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By Fabian Carballo –
After a tragedy like the shooting at Sandy Hook four months ago many debates tend to unfold without the proper synthesis and evaluation. Many rush into action and say that something has to be done and that guns need to be controlled. Others say that it is too soon and that we must focus our attention on mental health and video games rather than guns themselves (1). In a gun control versus second amendment debate, it seems that there are no winners. The victims of each recent tragedy and their families are definitely not the winners. But should the debate regarding sensible gun laws in this country simply end?
Are more laws the answer?
Some second amendment advocates have said that there are many laws regarding guns in the books already. Some are asking why there should be more laws if no one will enforce them? In a recent CBS/ Vanity Fair poll, 65% of Americans felt that more gun laws won’t necessarily make America safer (2). Interestingly, the poll also stated, “Breaking it down by political party, more Republicans (44 percent) feel safer with a gun in the home than Democrats (20 percent)” (3). Also, More Democrats (37 percent) chose an alarm system to deter crime as opposed to a gun. Clearly, there are more than two sides to the issue but there is a political divide that encompasses two very different worldviews. There is a very different intent and purpose for both an alarm system and a fire weapon. What makes a person opt for an instrument of death-there is no other purpose for a gun-(unless you purposely try to miss while hunting) rather than an alarm?
Many of the anti-gun-control arguments have circled around the right to protect ourselves as Americans. As a Christian, I am more inclined to use an alarm rather than arming myself with full knowledge that I can take someone’s life. As a Christian I’ve tried to understand the conditions that drive people to steal. As a Christian, I’ve humbly come to understand that I am Christian first and an American second. Jesus tells us in Matthew chapter 5,
“But I tell you, do not resist an evil person. If anyone slaps you on the right cheek, turn to them the other cheek also. And if anyone wants to sue you and take your shirt, hand over your coat as well. If anyone forces you to go one mile, go with them two miles. Give to the one who asks you, and do not turn away from the one who wants to borrow from you.” (4)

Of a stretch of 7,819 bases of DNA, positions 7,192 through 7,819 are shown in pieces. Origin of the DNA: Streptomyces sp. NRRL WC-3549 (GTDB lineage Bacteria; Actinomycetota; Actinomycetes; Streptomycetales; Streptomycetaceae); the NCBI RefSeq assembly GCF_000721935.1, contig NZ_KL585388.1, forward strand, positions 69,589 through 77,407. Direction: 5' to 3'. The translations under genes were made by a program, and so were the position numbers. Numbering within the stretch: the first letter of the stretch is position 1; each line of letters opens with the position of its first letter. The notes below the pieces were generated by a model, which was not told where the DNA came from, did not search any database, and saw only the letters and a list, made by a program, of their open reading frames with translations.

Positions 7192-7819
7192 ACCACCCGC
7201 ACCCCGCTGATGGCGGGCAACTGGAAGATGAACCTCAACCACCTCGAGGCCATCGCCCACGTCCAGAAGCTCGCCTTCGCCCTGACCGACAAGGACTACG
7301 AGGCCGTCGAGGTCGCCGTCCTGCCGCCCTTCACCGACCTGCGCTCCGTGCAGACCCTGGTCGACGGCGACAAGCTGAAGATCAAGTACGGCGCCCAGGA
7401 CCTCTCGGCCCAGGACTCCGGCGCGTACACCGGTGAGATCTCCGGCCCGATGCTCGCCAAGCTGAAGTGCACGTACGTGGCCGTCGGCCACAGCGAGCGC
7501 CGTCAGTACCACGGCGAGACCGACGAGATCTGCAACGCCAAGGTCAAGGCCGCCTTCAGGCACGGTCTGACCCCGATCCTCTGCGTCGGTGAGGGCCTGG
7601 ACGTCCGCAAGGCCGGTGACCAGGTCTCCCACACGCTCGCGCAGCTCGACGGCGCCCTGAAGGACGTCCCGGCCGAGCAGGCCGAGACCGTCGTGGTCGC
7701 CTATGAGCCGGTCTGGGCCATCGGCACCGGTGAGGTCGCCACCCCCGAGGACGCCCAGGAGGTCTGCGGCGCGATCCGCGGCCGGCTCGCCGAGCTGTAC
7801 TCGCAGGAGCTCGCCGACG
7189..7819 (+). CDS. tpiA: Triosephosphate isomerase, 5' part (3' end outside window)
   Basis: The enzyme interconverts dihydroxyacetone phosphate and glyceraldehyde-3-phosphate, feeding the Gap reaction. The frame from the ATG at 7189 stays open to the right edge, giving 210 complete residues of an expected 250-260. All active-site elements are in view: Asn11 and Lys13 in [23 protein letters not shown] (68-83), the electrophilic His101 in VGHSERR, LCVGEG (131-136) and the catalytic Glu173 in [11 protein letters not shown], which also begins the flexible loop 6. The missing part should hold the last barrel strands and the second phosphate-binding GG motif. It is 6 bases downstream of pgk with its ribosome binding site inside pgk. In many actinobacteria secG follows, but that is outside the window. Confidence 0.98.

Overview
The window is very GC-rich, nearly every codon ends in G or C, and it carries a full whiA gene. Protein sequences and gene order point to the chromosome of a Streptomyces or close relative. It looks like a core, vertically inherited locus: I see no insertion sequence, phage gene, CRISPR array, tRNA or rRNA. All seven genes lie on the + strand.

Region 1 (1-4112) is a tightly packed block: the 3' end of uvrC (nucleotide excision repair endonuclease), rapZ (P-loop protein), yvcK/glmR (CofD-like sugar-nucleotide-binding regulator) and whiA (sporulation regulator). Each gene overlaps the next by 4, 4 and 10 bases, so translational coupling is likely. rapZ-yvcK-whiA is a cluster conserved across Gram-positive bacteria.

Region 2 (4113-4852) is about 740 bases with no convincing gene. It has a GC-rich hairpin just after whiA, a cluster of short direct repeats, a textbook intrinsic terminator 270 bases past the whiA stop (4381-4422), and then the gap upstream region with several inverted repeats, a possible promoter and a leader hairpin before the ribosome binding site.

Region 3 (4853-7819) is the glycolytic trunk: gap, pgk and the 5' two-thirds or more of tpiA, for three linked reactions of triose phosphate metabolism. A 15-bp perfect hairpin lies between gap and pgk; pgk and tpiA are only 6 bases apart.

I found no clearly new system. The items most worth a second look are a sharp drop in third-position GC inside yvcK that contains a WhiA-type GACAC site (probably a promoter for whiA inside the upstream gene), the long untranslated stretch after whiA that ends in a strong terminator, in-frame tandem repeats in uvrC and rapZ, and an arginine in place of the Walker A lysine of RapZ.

In context of that chapter, Jesus made it clear that the Old Testament Judaic way of thinking that posited “An eye for an eye” is the extreme reaction to any action. The most I can do if someone injures me, is exactly the same level of force although I am exhorted to allow them to slap me in the other check. Conspiracy and paranoid theories of a government take over and an assailing of our individual rights notwithstanding, it seems that in light of Jesus’ teaching, a gun or the violence a gun is used for is completely unnecessary for a Christian. The long history of conscientious objectors and pacifist activists should be an example of the great lengths of sacrifice and accomplishment that an ethic of life, molded in Christ’s character, can demonstrate.
The Constitution, the Second Amendment and gun control is another discussion entirely. Let me describe an aspect of the current discussion that really worries me.
Class Rules: Your Teacher Has a Gun
Wayne LaPierre, the National Rifle Association’s president suggested that the only way to keep kids safe at school is to arm their teachers or guards at the schools. There are many problems with this logic. First, has it occurred to anyone that parents, teachers, and students might not feel comfortable going to a school where weapons may be hiding in plain sight? Second, if I am to be armed at all times as a teacher, what is the probability of a friendly fire accident? When I teach I move around the room a lot. Also, I trust that my students are doing their work when I turn my back or work with a student individually. Will a false move lead me to pull trigger? Will a disrespectful student that escalates into defiance merit “the gun treatment” from their teacher?